Last updated: 25-Mar-19
By Dan Stinton
I’m sandwiched between two Hoka’thletes. This is my new coined phrase for those runners who just love HOKAS. It’s that time during an ultra when you begin questioning your own sanity – you know the time, somewhere beyond a marathon but with still an awful long way to go.
Inevitably, as is common during these things, I’ve made some new ultra friends and we’ve been happily chatting away about all things running for the last 30 minutes or so. My mind drifts as I wonder what to eat next but I am half-listening to the conversation going on between my new buddies:
Hoka’thlete #1: “I love my Hokas, once I tried them I knew I’d never run in anything else!“
Hoka’thlete #2: “Yes they’re amazing! A revolution in running shoes. I wouldn’t be without mine!“
Hoka’thlete #1: “Hokas oh lovely Hokas“
Hoka’thlete #2: “Mmmm Hokas“
I spotted their eyes dart briefly towards my clearly inadequately clad feet and I feel a ripple of embarrassment – why wasn’t I wearing HOKAS!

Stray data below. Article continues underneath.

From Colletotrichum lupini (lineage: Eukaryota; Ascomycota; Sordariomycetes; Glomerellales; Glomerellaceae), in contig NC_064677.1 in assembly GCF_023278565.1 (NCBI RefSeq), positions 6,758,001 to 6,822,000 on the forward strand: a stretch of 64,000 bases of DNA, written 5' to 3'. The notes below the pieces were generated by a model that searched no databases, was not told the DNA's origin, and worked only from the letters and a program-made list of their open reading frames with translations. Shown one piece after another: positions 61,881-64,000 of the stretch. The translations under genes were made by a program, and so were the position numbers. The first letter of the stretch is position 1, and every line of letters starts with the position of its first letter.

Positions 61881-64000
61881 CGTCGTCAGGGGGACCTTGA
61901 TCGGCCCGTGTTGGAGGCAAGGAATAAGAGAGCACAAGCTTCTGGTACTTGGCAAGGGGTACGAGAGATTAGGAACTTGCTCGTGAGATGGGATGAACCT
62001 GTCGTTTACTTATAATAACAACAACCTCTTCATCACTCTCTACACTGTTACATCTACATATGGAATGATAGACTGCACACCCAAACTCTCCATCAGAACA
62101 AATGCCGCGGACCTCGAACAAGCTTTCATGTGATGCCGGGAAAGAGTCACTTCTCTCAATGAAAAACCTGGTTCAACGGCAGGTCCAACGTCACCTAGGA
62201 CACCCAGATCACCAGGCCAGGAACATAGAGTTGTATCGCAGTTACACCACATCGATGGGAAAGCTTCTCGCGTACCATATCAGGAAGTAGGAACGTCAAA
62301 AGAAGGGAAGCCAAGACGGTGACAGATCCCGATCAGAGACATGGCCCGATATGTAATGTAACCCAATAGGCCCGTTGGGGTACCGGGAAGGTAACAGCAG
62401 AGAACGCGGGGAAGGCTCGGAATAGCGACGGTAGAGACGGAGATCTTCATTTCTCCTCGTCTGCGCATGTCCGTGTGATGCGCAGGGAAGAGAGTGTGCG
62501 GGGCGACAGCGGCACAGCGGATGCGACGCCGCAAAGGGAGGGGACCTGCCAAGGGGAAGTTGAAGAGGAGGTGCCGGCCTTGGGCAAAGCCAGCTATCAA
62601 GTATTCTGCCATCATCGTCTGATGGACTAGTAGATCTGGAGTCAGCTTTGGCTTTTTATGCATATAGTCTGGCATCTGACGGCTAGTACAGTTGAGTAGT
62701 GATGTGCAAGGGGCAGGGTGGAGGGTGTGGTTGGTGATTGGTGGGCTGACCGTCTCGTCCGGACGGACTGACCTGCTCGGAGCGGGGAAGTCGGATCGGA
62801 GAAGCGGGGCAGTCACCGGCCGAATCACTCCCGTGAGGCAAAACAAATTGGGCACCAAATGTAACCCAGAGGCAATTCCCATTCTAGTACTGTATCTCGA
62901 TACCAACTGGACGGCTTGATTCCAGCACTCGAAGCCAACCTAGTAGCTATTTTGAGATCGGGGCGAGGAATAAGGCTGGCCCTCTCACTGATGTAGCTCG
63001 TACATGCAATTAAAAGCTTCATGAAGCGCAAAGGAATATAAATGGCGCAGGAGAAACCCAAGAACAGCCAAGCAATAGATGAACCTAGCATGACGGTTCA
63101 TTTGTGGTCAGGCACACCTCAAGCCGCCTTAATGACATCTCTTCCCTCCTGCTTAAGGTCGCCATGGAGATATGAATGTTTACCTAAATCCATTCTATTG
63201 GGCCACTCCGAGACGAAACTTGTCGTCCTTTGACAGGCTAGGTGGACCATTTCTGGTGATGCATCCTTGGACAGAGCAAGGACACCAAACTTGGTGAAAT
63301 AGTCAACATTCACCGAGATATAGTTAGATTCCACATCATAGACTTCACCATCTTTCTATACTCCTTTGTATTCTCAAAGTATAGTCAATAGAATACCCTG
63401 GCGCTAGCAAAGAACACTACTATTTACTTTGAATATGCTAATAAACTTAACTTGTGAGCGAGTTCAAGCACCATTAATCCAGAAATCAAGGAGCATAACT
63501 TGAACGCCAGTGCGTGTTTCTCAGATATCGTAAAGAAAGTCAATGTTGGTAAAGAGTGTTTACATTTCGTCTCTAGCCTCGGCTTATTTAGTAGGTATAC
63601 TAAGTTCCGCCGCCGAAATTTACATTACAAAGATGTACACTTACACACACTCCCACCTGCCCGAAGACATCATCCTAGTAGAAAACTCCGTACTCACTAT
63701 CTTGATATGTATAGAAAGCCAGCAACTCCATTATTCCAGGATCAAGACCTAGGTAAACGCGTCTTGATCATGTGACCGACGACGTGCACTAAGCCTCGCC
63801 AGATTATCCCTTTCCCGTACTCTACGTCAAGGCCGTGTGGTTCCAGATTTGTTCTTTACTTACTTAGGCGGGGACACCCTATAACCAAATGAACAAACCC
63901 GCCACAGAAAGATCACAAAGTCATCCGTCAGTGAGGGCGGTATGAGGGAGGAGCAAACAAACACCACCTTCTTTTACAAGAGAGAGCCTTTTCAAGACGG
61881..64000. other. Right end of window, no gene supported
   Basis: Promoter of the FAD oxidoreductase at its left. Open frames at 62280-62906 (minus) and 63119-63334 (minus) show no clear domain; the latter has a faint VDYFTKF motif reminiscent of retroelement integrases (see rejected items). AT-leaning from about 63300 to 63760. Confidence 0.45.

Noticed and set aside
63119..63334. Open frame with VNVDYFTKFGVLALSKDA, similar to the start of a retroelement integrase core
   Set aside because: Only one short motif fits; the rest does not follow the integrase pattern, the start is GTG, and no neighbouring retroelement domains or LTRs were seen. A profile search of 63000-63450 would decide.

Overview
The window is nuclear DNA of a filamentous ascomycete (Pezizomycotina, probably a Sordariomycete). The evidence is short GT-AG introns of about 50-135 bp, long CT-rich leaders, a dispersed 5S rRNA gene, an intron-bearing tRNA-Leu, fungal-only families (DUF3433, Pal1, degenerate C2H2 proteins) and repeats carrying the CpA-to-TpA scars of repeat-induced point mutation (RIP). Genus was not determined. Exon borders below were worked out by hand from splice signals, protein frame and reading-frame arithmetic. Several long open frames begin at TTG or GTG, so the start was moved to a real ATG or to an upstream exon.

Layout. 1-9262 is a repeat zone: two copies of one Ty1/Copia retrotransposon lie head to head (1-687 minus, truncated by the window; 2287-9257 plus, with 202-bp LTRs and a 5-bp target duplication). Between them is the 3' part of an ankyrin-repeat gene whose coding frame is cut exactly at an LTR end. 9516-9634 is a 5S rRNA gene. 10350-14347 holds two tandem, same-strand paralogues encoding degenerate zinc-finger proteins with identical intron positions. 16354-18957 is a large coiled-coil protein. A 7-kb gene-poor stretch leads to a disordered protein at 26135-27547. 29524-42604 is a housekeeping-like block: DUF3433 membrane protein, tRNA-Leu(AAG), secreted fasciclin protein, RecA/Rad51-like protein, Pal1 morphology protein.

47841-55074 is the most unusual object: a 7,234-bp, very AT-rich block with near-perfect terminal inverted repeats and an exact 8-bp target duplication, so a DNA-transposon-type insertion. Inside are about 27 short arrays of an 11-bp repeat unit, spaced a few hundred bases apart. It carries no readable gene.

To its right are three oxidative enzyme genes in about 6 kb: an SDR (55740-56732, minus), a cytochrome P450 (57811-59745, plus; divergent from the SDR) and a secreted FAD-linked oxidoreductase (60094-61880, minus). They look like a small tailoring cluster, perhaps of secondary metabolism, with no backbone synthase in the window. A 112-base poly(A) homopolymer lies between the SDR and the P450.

Sometime after that I ordered a pair of Speedgoats to see what the fuss was all about. I picked my usual size (9.5) but really struggled to even get them on as my shovel-like feet just couldn’t cram in. I exchanged them for another half size up and again it was an incredible struggle to get them on and I knew I wouldn’t be able to run in them so I sent them back, promptly forgot all about them and went running in the hills instead.
Many months later and I’m eagerly opening the box of a brand-new pair of HOKA ONE ONE Challenger ATR4s. Remembering my previous experience, I’d opted for a full size above usual (10.5) to ensure a good fit.
First impressions count and these shoes do look good, if a little quirky, with the bright yellow edged sole looking characteristically large and chunky. The upper is a simple style, attractive light blue dual-mesh emblazoned with the HOKA logo along the side. The HOKA website states a 31mm heel, 26mm forefoot and a 5mm heel-toe offset with 4mm lugs.